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How to avoid the festive season debt trap

Dec 22 2015 13:19
Carin Smith

Cape Town - Consumers thinking of taking out a loan to fund additional expenses over the festive season should weigh up the financial consequences carefully, cautioned Izwe Loans CEO Rayanne Jacobson.

The cheapest loan may not be the cheapest a few months down the line. That makes it critically important to opt for the right type of loan as your choice will have a significant effect on cash flow over the next few months, warned Jacobson.

“The first consideration is whether you will be in a good position to pay back the loan. If you are on a very tight budget, there may be a case for holding back on a holiday, expensive gifts or a lavish Christmas meal,” she said.

"While your intentions may be good, your family would rather have you in better financial health and should understand if you forego some of these expenses."

Three different loan options

Assuming a consumer needs R3 000 for festive season extras, there are three options: a payday loan (one month), a short-term loan (six months) or a medium-term loan (about eight months). Each has different implications and Jacobson warned that choosing the wrong one "could place you firmly on a debt treadmill".

Assuming a consumer earns a net salary of R10 000 a month and manages to save R1 000 each month as disposable income but can't afford additional festive season costs, using the R3 000 loan requirement example, and taking into account the average interest charged by numerous lenders as quoted on their websites, these three types of loans have very different financial implications.

Payday loan

If you go to a payday lender, you will need to repay R3 629 at the end of the first month. This probably means you will need to take out a further loan in month or two as well as in subsequent months, as your monthly disposable income of R1 000 will not cover the repayment.

Assuming you do need further loans to fill the gap, you may need six months to achieve a positive cash position and the cumulative cost of your loan could likely be in the region of more than R5 500.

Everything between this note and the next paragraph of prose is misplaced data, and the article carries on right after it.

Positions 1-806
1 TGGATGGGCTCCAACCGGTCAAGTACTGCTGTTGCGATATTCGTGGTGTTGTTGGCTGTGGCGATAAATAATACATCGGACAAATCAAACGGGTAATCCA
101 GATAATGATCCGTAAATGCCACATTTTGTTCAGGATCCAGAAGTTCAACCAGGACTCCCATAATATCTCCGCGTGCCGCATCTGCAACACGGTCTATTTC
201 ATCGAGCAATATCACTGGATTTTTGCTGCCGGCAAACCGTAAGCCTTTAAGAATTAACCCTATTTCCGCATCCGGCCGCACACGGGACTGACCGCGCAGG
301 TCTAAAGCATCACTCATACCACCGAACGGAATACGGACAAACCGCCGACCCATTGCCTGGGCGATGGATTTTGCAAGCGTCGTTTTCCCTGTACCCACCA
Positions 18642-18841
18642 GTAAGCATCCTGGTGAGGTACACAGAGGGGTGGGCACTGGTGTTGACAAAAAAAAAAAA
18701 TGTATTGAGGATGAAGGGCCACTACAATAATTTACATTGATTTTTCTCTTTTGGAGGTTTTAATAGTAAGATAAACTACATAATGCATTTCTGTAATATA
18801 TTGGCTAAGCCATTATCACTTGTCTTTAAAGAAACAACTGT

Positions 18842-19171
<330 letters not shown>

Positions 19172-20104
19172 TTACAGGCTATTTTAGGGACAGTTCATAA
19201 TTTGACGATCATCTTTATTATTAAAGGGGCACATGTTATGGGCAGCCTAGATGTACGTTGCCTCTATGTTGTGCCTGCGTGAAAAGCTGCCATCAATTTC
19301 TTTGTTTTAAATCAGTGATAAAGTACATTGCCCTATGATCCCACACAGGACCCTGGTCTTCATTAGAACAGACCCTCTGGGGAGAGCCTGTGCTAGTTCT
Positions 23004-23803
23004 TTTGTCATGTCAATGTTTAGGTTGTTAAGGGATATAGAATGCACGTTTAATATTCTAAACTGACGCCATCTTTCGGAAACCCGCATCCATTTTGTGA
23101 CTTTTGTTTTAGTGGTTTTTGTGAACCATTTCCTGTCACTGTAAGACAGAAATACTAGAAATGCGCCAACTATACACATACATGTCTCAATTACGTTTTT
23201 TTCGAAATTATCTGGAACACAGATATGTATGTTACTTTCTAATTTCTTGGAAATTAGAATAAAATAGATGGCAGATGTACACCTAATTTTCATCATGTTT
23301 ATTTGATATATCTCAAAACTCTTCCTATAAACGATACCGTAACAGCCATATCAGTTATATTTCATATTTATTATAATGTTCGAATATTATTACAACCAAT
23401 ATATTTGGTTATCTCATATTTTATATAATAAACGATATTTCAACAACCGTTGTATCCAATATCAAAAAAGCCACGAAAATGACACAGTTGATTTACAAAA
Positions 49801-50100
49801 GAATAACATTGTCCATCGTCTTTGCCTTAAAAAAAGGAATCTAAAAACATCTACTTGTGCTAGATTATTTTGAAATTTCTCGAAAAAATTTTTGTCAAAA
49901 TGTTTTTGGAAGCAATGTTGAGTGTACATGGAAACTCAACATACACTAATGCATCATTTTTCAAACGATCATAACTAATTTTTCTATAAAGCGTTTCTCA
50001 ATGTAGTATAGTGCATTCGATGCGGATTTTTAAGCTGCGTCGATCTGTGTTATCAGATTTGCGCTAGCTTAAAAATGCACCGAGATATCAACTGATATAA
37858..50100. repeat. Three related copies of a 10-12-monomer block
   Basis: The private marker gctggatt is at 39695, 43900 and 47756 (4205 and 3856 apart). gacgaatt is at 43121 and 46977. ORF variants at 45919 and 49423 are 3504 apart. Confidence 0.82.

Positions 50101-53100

Short-term loan

If you go to a short-term lender (usually a six-month loan), your monthly instalment will be about R740.16, which is far more manageable. And by month six, your total cost on the loan will be in the region of R4 441. Assuming you have R1 000 disposable income per month, you will be in a net cash position of around R260 from the get go.

Medium-term loan

If you go to a medium-term lender, and assuming an eight-month loan term, your monthly instalments will be a much more affordable R539.51 and you would have paid back just R4 316 after eight months.

What’s more, you will have a net cash position of around R460 each month after making your loan repayment. This is the best option in Jacobson's view, not only in terms of your total cost, but also in terms of having enough for other expenses over the loan period.

"Although the payday loan appears to be the cheapest, it is the most difficult to service and inevitably ends up being the most expensive, and pushes you onto the debt treadmill," she said.

Another thing to consider is that the more payday loans you take out, the less chance you may have to qualify for a longer-term loan.

“Credit providers look at a consumer’s credit record, among other things, in establishing a credit score. There is the possibility that regular and ongoing use of payday loans indicates that the consumer is in a debt trap and could, therefore, pose a greater risk,” explained Jacobson.  

"Both the six- and eight-month loan terms ensure you do not overcommit, and the payment terms will not leave you in a cash flow crunch. Your ability to have financial flexibility, responsibility and maturity is impaired when you go into payday lending, so check out all the options - and implications."

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credit  |  money  |  debt


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